Index funds and exchange-traded funds (ETFs) that use different strategies to tailor their portfolios to match an index are likely to have varying returns. Indexing, or investing in funds or ETFs that closely match a certain stock or bond index, is a growing financial technique. Indexing's popularity has contributed to an increase in interest in exchange-traded funds, the majority of which track indexes.
All the funds which are linked to one index such as Nifty or Sensex are supposed to post the same returns. The two funds linked to S&P BSE Sensex ideally should post the same gain which Sensex posted in that particular year and likewise, the funds tracking Nifty50 should ideally match the returns of Nifty50. But it doesn’t actually happen. For instance the two funds tracking Sensex — HDFC Index Fund Sensex Plan and ICICI Prudential Sensex Index Fund — tend to post different returns.
In reality, a variety of variables contribute to certain funds or ETFs tracking their indexes more closely than others. Even while all funds following the same index attempt to invest money in the same ratio as the underlying index, a little variation tends to occur due to a variety of factors including retaining cash for contingencies, changes in the index's composition, and so on.
Although this variation would not be major, there is a significant variation between identical index funds from other asset management companies. Let us discuss the reasons for the same.
When different funds are tracking the same index, following factors cause difference in fund returns:
Managing an index fund or index ETF necessitates the fund firm paying a manager to acquire the securities in that index, in addition to the administrative costs of document, client support, and so on. Index funds and ETFs transfer these expenses on to its consumers in the form of commissions, some of which are made clear through the fund's specified expense ratio whereas others, such as brokerage charges, are less visible. The methodologies used to create funds, as well as activities such as securities borrowing, can have an influence on the returns actually gained by fund investors.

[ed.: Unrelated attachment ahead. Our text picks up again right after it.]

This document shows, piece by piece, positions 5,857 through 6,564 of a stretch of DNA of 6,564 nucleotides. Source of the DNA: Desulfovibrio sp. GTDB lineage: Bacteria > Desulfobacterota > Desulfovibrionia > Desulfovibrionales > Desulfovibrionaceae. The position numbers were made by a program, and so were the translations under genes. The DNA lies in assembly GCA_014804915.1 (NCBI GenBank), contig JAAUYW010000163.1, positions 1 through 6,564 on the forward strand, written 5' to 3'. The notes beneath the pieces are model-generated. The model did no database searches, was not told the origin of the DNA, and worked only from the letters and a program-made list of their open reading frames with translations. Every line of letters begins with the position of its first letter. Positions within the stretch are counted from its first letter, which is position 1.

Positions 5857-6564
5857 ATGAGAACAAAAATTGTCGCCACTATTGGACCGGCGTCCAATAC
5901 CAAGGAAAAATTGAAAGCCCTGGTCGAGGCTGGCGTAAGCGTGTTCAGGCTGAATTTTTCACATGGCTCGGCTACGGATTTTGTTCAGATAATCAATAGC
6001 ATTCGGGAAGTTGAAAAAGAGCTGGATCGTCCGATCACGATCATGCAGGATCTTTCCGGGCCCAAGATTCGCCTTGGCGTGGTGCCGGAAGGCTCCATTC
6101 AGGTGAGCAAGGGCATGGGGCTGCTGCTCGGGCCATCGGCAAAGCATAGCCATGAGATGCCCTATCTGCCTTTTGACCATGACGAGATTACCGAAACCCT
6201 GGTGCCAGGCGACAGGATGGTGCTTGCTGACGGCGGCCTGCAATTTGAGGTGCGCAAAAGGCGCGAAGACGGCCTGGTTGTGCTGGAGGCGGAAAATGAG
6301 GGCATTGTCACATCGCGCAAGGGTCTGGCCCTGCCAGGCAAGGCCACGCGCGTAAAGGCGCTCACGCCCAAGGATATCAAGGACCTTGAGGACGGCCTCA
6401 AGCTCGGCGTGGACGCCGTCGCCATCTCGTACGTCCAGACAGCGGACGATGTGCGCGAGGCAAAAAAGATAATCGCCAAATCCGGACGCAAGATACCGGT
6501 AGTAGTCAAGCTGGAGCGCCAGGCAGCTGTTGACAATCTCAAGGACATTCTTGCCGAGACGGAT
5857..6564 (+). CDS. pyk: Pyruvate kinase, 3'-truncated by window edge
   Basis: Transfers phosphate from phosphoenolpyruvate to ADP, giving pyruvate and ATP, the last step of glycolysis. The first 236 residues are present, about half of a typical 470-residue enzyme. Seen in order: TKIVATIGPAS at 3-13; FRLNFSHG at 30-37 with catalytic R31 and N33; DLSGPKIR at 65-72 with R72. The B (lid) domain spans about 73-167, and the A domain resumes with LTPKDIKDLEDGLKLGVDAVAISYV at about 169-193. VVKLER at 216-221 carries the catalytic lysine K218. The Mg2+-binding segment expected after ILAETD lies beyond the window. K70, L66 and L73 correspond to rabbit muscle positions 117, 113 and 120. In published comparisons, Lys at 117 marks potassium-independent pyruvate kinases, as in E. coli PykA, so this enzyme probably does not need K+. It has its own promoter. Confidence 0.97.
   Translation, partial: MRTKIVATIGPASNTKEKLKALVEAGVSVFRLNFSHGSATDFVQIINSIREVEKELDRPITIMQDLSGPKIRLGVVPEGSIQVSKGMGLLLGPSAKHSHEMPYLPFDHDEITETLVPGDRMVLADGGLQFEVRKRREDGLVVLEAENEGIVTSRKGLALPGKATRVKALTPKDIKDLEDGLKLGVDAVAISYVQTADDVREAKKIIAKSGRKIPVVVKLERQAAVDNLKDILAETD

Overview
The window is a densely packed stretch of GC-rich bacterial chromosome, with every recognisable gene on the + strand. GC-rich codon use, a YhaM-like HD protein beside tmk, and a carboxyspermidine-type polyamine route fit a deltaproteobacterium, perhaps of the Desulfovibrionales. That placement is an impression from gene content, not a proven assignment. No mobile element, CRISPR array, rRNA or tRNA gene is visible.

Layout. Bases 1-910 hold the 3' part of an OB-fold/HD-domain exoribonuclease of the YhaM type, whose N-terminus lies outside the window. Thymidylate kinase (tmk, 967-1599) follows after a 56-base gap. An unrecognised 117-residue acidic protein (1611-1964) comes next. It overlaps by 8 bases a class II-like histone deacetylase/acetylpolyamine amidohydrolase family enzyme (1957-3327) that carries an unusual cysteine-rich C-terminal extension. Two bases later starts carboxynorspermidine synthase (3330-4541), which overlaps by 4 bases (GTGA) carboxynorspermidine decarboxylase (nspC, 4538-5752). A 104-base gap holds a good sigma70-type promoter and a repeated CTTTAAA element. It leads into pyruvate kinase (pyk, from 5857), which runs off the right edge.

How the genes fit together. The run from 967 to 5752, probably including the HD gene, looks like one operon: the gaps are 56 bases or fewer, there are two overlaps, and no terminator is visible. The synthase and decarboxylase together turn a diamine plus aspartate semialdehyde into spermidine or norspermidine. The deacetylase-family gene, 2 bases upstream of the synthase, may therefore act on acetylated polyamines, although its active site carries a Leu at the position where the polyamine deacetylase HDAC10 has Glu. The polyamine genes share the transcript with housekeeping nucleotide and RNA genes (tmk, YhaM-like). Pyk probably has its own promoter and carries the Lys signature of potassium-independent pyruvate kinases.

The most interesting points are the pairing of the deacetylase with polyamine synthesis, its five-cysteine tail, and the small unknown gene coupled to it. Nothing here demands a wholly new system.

Entry and exit loads
Entry and exit loads are charges levied on mutual fund investments and withdrawals. SEBI has eliminated entry loads for mutual funds. These fees are levied to prevent investors from making early withdrawals. They have no effect on the fund's return per se, but they do have an effect on the investor if he chooses to withdraw contributions within the stipulated time frame. In general, funds charge an exit load of 1% of the amount withdrawn if it exceeds a certain proportion of the investment before a certain time .
The tracking error is the difference between the fund's return and the benchmark's return. Tracking errors are often evaluated against the entire returns for the given benchmark, that comprises dividend payouts. Investing in funds with low tracking error is preferable. Good tracking error is defined as having a lower tracking error.
One of the major causes of tracking error is that mutual funds often hold a portion of their assets in the form of cash to finance withdrawals. Inflows may also occur as a result of business acts such as dividends, etc.
When different funds are tracking the same sector?
Funds are managed by portfolio managers who thoroughly assess stock market circumstances before taking a calculated risk by investing in firms with great potential. Other funds, on the other hand, track the patterns of certain market indexes, investing solely in firms that are increasing in the rankings.
The disparity in returns is related to how various funds allocate their resources. A and B, for example, are two firms in the same sector. One fund invests 30% of its resources in business A and 70% in firm B. Another fund invests evenly in both firms, putting half of its money in A and the other half in B. If Company A's stock outperforms Company B's stock, both funds will receive different returns despite investing in the same sector.
As we summarise, we can reiterate that the expenses of the underlying assets in the pool of resources determine how much an ETF's share price changes. When the price of one or more assets rises, so does the price of the ETF's shares, and vice versa.
The value of the dividend received by ETF shareholders is determined by the ETF company's performance and asset management. Due to a variety of factors such as tracking error, resource allocation, and cost and expense differences, tracking the same sector or index might yield different results.